This past week was Surgery Education Week, the annual joint meeting of the Association of Program Directors in Surgery and the Association for Surgical Education. It’s a meeting that I first attended in 2001 and I haven’t missed a year since. I say that not as a point of boast, but to highlight my enthusiasm for this meeting; a week with people who share a passion for all things surgical education is professionally reinvigorating. This year it definitely happened at the right time for me to get my bearings back.
My friend Chris Brandt was our ASE president this year, and he delivered a personal and heartfelt Presidential address on Thursday. Within the context of his speech, he asked an important reflective question for me as an educator, and one that I suspect will resonate with many of you:
Some of us fall into teaching semi-naturally; for me, it started with Vacation Bible School and helping in preschool Sunday School while I was still in high school, then teaching preschool part-time for part of College. I taught while I was in graduate school (if you haven’t read Dr. Seuss’ Butter Battle Book, you obviously weren’t in one of my international relations sections), and the one thing I knew in medical school before I was certain that I wanted to be a surgeon was that I wanted to teach.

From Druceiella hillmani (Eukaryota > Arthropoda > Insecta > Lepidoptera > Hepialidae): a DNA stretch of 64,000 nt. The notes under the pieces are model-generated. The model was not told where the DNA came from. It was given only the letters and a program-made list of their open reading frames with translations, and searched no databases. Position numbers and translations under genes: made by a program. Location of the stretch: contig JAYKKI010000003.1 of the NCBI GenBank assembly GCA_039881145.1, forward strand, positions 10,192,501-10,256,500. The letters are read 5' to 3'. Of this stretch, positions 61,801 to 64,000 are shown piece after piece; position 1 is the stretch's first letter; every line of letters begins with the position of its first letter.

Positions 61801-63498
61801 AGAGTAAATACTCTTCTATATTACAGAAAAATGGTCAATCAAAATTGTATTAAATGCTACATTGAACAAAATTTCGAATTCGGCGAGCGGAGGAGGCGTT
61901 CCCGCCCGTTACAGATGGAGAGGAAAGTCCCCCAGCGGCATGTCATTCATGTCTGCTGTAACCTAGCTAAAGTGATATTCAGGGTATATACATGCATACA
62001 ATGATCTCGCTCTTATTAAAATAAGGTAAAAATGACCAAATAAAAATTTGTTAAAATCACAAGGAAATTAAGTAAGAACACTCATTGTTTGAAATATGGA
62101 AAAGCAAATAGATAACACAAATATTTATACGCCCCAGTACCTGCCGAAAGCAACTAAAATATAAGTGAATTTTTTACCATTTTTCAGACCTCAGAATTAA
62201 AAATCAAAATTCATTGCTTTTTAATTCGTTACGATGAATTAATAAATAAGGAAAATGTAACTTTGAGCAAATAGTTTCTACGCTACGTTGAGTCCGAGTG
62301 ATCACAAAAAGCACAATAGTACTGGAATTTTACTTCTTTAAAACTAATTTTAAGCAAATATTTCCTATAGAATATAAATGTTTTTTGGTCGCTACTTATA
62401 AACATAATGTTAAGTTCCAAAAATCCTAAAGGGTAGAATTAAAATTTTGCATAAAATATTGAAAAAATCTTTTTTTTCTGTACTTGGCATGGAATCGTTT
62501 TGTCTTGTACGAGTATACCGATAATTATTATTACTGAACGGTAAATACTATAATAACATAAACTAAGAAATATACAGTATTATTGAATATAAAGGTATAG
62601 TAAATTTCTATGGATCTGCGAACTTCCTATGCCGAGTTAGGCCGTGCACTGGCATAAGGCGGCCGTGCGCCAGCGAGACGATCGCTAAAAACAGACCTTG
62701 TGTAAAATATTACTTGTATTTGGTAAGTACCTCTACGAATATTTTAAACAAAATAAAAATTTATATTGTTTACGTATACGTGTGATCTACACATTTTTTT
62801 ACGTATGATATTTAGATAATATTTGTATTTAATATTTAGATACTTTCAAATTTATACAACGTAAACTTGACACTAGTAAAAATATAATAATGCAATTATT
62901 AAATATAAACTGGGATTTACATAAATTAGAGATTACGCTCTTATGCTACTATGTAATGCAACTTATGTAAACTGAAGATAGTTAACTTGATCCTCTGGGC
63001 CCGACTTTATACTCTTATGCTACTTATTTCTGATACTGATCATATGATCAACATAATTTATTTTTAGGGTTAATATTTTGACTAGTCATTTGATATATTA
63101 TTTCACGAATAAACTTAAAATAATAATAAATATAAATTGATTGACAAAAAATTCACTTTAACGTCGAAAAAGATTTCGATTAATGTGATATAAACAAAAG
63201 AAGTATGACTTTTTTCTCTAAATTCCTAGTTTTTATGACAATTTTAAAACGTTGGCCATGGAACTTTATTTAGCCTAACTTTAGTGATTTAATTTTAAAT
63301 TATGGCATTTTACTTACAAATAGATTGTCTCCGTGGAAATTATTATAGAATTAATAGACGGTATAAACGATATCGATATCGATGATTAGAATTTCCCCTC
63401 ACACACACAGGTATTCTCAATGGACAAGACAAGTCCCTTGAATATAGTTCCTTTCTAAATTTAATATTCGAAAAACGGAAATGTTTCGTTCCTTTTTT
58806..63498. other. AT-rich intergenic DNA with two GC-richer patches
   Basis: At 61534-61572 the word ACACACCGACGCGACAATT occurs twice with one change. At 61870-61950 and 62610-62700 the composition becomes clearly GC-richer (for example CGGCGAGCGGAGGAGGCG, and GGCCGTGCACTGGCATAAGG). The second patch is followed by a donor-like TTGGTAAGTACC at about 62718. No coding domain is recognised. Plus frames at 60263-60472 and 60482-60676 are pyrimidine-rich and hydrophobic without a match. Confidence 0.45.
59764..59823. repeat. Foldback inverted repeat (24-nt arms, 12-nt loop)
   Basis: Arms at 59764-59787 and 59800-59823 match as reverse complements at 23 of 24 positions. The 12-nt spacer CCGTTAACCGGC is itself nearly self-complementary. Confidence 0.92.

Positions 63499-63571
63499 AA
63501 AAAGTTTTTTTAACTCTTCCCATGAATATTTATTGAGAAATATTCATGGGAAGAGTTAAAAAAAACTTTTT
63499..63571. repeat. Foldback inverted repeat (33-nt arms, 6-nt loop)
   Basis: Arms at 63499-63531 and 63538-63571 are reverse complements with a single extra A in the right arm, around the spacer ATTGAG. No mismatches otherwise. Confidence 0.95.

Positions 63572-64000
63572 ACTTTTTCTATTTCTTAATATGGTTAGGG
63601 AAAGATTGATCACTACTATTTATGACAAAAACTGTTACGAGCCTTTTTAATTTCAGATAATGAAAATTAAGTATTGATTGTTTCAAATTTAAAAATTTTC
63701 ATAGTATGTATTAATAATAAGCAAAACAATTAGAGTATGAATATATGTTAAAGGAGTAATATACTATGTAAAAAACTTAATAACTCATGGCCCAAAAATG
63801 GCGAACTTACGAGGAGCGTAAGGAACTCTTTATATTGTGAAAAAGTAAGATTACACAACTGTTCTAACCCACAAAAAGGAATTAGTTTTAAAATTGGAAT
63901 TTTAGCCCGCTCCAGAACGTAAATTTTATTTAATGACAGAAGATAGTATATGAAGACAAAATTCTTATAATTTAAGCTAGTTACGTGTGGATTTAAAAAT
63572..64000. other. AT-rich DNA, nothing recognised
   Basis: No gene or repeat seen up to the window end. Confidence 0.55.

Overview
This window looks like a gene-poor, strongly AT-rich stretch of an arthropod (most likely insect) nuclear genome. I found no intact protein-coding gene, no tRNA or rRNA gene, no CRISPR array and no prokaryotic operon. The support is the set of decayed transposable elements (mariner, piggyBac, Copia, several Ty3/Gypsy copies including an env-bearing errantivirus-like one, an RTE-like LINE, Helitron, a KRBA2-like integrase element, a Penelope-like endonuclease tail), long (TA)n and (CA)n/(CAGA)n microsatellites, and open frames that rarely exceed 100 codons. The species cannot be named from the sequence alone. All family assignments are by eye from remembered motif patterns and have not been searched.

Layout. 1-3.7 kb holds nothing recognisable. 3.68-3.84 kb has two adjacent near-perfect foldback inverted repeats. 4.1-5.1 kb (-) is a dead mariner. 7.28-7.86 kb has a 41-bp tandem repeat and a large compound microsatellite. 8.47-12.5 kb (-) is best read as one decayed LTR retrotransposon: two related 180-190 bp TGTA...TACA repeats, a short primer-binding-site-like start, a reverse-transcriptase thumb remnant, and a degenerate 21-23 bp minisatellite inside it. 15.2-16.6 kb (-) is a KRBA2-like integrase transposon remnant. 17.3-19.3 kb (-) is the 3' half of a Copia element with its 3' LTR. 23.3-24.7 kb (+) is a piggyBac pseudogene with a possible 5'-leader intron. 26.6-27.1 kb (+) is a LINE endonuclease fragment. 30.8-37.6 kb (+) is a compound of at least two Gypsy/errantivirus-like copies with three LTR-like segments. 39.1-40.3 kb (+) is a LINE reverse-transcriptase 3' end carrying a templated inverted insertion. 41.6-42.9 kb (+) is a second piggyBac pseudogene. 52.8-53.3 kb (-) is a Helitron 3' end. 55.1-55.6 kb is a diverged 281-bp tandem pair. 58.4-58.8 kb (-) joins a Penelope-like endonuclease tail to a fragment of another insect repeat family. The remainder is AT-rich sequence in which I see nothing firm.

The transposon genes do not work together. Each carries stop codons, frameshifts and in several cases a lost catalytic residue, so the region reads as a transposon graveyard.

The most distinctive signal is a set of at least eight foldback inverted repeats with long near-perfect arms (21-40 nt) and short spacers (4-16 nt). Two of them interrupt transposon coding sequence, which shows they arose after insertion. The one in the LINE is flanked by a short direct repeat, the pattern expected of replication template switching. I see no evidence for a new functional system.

For me, it’s the idea of paying it forward. I’m certainly not going to wax philosophical about how every single teacher I’ve had has been amazing- that would be a flagrant lie. That said, I can tell you about my teachers who really made a positive difference for me. Steve Hoemann (English, 7th Grade). Carole Buchanan (World History, 10th Grade). Louise Bianchi (Piano teacher, 9th-11th Grade). Claudine Hunting (French professor, Undergrad). Mike Ward (Advisor/ International Relations, Graduate school). Jim Knight (Leadership in Medicine, Medical School). Danny Custer (Pediatric Surgeon, Medical school- I “blame” him for my career in surgery!). There’s one common thing that each of them did and that I value immensely: they made me better in some way. I know that I would not be who I am doing what I do in the way that I do it without this group of people, only two of whom actually knew each other. I also know that I am fortunate that they believed in me enough to challenge me, enough to push me out of my comfort zone, because they saw potential.
Because now it’s my turn to find that potential in learners, to nudge them out of their comfort zone, to help them be better.
Besides, the emails and notes that you get for this are pretty awesome. I can’t read any of them without smiling and thinking, “THIS. This is why we put in the extra effort, the extra thought, the extra time.”
So, what’s your story? Why teach?